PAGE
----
“Naturalism by Numbers” by Eric Steinhart

With the new year, we are starting a new series called, “What Naturalism Means to Me”.  It is an opportunity for our readers, like you, to share what Naturalism means for you.  We are looking for essays between 1000-3000 words.  Send your submissions to humanisticpaganism[at]gmail[dot]com.


Here’s a very simple approach to naturalism: if you can measure it, it’s natural; if you can’t, it’s not.  This approach isn’t dogmatic.  It doesn’t try to tell you that you have to dogmatically believe that nature is just atoms swirling in space.  It doesn’t make any claims about the contents of nature besides saying that the things in nature – whatever they might turn out to be – can be measured.  More generally, this means that you can talk about natural things using numbers.  And, even more generally, this means that you can talk about natural things using mathematics.

The features of material things can be counted and measured.  A cup of water contains a large number of water molecules.  A water molecule contains two hydrogen atoms and one oxygen atom.  An oxygen atom contains eight protons.  A proton has an electric charge of plus one.  A proton contains two up quarks and one down quark.  The quarks have properties like charge and spin, which are defined by numbers.  So all these things are natural.  Naturalism is associated with materialism because material things can be counted and measured.  But naturalism isn’t identical with materialism.  It is possible to measure lots of non-material things, like information.  As science makes progress, it generally does more and more measuring.   It uses more and more mathematics.

This numerical way of thinking about nature doesn’t try to tell you what exists.  It only tries to tell you what is natural.  During Plato’s day, the standard model of matter said there were four elements: fire, air, water, and earth.  Plato, following Pythagoras, said each element was a geometrical shape: fire was a tetrahedron (four faces), water was an icosahedron (twenty faces), air was an octahedron, earth was a cube.  He broke those shapes down into triangles.  He defined the triangles using numbers for the lengths of their sides.  The Platonic atoms are natural.  As it turns out, the Platonic atoms don’t exist.  But naturalism doesn’t try to tell you what exists.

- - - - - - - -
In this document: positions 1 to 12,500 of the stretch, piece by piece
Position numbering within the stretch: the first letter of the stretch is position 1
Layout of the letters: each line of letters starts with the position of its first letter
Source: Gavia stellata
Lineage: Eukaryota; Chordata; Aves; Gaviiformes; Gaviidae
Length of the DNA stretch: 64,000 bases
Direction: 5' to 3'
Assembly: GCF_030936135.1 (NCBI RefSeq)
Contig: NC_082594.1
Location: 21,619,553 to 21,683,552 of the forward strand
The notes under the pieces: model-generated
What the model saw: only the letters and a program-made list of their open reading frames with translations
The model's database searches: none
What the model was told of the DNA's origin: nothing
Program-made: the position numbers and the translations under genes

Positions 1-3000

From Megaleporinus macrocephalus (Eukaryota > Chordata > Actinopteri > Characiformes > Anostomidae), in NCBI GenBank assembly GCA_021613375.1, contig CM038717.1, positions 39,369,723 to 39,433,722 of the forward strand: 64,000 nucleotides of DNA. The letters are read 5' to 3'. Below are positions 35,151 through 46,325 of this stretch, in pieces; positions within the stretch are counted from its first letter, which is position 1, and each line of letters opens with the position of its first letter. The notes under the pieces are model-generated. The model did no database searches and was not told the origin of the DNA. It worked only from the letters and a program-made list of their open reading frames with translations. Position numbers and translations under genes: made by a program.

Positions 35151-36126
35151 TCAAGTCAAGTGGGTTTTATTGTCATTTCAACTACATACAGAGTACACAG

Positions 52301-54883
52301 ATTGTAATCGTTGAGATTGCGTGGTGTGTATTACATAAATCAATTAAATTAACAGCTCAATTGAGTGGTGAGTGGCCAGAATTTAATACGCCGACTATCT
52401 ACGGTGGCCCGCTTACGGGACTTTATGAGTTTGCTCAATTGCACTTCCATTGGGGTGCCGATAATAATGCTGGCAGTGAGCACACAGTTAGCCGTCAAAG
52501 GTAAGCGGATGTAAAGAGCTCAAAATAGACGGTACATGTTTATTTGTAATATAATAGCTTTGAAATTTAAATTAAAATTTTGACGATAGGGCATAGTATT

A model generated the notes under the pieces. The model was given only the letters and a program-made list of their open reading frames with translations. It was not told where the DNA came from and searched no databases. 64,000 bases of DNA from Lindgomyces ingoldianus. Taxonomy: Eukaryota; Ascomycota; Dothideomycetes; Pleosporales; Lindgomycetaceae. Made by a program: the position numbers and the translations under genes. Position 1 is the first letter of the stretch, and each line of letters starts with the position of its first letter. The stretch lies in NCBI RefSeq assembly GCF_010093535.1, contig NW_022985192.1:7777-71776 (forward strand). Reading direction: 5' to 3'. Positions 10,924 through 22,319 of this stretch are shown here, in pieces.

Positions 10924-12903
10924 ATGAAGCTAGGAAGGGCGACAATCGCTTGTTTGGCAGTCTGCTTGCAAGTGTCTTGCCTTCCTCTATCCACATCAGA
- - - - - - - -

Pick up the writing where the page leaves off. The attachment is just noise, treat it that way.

Most of the things that are traditionally said to be unnatural or supernatural cannot be measured.  They cannot be counted.  There are no mathematical models of those things.  Do you believe in ghosts?  How can we count the number of ghosts in the haunted house?  How can we measure the features of ghosts?  So far, nobody has even tried to make any mathematical models of ghosts.  So far, ghosts aren’t natural.  But if you can give us some equations that describe them, so that we can count them and measure their properties, then ghosts will turn out to be natural.  If you tell us how we can count ghosts, then we can try to figure out whether or not they exist.  There are ghosts in the haunted house if we count them and the number is bigger than zero.  But if the number turns out to be zero, then the ghosts are like Platonic atoms – they don’t exist.

The numerical approach to naturalism is sometimes called a progressive approach, because it follows the idea of scientific progress.  It looks at naturalism as a research project, which tries to naturalize things by building mathematical models of those things.  It took a lot of research to build the current mathematical model of matter.  Scientists are doing very interesting mathematical research into consciousness.  They are trying to measure it.  This is important in medicine.  Doctors want to know whether people in comas or persistent vegetative states have any consciousness.  Anesthesiologists want to know whether their patients have any consciousness during surgery.  And so neurologists have developed mathematical models of consciousness which allow it to be measured.  One of the best current measures is the perturbational complexity index (the PCI).  It can be measured by instruments that detect the electrical activity of the brain.  If your PCI is less than 0.31, you’re not conscious; if it’s greater than 0.44, you’re conscious.   The PCI shows that conscious can be measured.  It’s natural.